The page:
On a worst case basis, if the respondent refuses to take responsibility and cover the repairs, you can take him to Small Claims court with the foregoing information/instruments and secure a judgment against the party. If he then refuses to pay, you can go back to court, get a contempt citation; and, get a Writ of Attachment on his boat and, with that, either recourse to your own insurer, who will cover your costs and subrogate to your claim against the respondent; or, sell your claim to a Debt Collector; or, depending on your venue, go through the proceedings for a Sheriff's sale of his boat. Frankly, however, I doubt any of the last alternatives would be necessary once you've obtained a judgment if you even have to go that far.

FWIW...
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  #16  
Old 06-24-2011
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Having just been through a claim of my own, I can tell you its no fun - the insurance companies play hardball. I am out a $750 deductible even though the other party took responsability. Because we are both with the same insurance underwriter (Lloyds) there was no interest in subrogation since the insurer would really be suing themselves. I would have to sue my own insurance company for the deductible - not worth the trouble and they know it.

You have to weigh that $500 against your deductible and whatever amount you can recover from the other party - either though goodwill or litigation. It Sucks!

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Old 06-24-2011
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I love it how people try to take advantage of you. I had a mortgage company make a mistake and try get me to cover it up. I stood up to the guy threatening us, then to their attorney. My wife was aghast at what I was doing. Finally I sent a FedEX overnight letter to the CEO of the company and threatened them with a lawsuit unless I got a written apology from him by the following day. I got my written apology.

Last year we bought a freezer from Home Depot. We had an old freezer and transferred the food into the new one when it was delivered, and they hauled away the old one. The new one failed to freeze, and we lost the whole load of food. My wife wanted it replaced. Home Depot wanted to repair it. They said they couldn't pick it up. Then they said they would take it back if I delivered it! 45 minutes on the phone telling everyone I wanted to speak to their supervisor, and I had the personal secretary of the CEO on the phone. Got a written apology a few days later, a truck picked up the freezer and our charge account got credited. Bought another freezer, from somebody else!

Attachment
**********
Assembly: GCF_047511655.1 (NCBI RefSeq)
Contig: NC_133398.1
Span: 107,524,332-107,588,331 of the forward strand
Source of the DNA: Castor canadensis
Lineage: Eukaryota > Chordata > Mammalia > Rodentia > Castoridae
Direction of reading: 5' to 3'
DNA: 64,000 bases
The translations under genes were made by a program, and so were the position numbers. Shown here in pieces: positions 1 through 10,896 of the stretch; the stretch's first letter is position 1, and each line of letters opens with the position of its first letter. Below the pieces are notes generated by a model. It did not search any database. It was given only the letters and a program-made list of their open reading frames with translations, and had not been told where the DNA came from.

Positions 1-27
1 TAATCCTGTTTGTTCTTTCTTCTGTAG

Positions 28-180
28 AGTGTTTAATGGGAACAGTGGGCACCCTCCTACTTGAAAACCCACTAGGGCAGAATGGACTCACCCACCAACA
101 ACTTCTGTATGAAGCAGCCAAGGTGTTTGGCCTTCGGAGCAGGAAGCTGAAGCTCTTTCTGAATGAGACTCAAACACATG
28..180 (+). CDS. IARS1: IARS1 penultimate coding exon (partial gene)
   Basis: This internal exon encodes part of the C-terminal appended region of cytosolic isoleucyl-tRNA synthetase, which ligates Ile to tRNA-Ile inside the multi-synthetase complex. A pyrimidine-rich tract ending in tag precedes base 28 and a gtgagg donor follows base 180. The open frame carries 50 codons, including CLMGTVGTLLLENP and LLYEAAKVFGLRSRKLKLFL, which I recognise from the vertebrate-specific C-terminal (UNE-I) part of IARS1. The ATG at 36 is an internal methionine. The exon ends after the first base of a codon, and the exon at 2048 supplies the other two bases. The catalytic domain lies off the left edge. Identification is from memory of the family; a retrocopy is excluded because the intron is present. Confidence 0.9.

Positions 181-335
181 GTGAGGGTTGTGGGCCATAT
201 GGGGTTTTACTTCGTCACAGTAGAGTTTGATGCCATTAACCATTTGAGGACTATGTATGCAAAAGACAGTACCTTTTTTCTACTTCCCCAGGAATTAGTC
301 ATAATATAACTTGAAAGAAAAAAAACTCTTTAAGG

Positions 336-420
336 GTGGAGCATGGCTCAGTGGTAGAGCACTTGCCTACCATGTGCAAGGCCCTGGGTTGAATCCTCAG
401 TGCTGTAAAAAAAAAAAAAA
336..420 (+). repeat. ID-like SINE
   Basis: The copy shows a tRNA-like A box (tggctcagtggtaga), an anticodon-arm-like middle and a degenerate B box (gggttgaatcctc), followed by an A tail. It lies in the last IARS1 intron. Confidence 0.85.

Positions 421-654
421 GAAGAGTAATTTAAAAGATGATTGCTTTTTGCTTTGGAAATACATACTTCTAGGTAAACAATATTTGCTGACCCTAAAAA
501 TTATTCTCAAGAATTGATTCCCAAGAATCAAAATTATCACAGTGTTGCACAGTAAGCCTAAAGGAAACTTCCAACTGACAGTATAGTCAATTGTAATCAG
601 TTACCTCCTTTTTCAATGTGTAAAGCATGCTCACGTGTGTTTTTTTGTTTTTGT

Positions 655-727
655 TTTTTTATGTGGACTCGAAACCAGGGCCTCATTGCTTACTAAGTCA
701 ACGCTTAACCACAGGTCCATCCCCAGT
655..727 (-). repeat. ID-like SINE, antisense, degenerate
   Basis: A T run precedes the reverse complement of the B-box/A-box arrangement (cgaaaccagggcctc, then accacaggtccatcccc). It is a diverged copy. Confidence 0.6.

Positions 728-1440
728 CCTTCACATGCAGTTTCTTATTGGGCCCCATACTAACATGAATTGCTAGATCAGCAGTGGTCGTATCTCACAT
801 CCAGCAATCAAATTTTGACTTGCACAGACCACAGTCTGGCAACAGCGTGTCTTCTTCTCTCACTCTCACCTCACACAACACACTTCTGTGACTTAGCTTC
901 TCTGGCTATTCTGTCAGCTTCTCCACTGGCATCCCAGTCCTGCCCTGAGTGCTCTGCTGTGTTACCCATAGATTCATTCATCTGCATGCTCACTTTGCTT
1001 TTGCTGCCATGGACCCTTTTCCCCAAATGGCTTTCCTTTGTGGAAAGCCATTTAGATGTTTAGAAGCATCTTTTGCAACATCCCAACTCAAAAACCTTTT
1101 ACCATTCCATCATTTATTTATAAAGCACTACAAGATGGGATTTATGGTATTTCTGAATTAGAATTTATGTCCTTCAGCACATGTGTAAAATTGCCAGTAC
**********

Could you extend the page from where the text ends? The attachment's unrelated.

Sorry, but you need to be an uncompromising bastard with everyone involved to actually get treated fairly.

It works both ways though. Two years ago I hit a pickup truck in a parking lot, trying to avoid hitting the guy, because it was steep hill. No one was around. I went in the store and asked who's vehicle it was and gave him my information and turned it into my insurance company. He worked at the store and told me later it cost $1200 to fix it. I'm sure my insurance company got their money from me since. I do NOT have good luck!

Gary H. Lucas
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  #18  
Old 07-04-2011
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Hold the guy responsible. You need a damage claim survey done on this vessel. You would have to hire the surveyor yourself. However the going rate is about $95.00 an hour. So the damage claim survey service would be about $500.00 - $1000.00. In the survey you would get the cause and effect of what happened, contractor estimates to fix the vessel properly, written witness statements about what happened, a fair market valuation on your vessel, and plenty of pictures of the damage to both vessels. This is a powerful tool for both insurance companies involved and for anyone else attempting to refute the damage. If it is worth it to you, this is what I highly recommend. It is your best asset in a situation like this.
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  #19  
Old 07-04-2011
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I don't see how someone can hit your boat and not come talk to you about covering the repairs.. Ops, My bad dog just some scratches.
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  #20  
Old 07-04-2011
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Quote:
Originally Posted by Mr.Ritz View Post
I don't see how someone can hit your boat and not come talk to you about covering the repairs.. Ops, My bad dog just some scratches.
Happened to me last year. I was down below and the rich snotty kids next to me, racing their Dad's boat, were backing in and I thought I heard them scrape. Wasn't sure, they didn't come over to say anything. Thinking it may be my imagination, I didn't walk around and look until later. Sure, enough, their rub rail left a mark. Not horrible, but noticeable. Never owned up.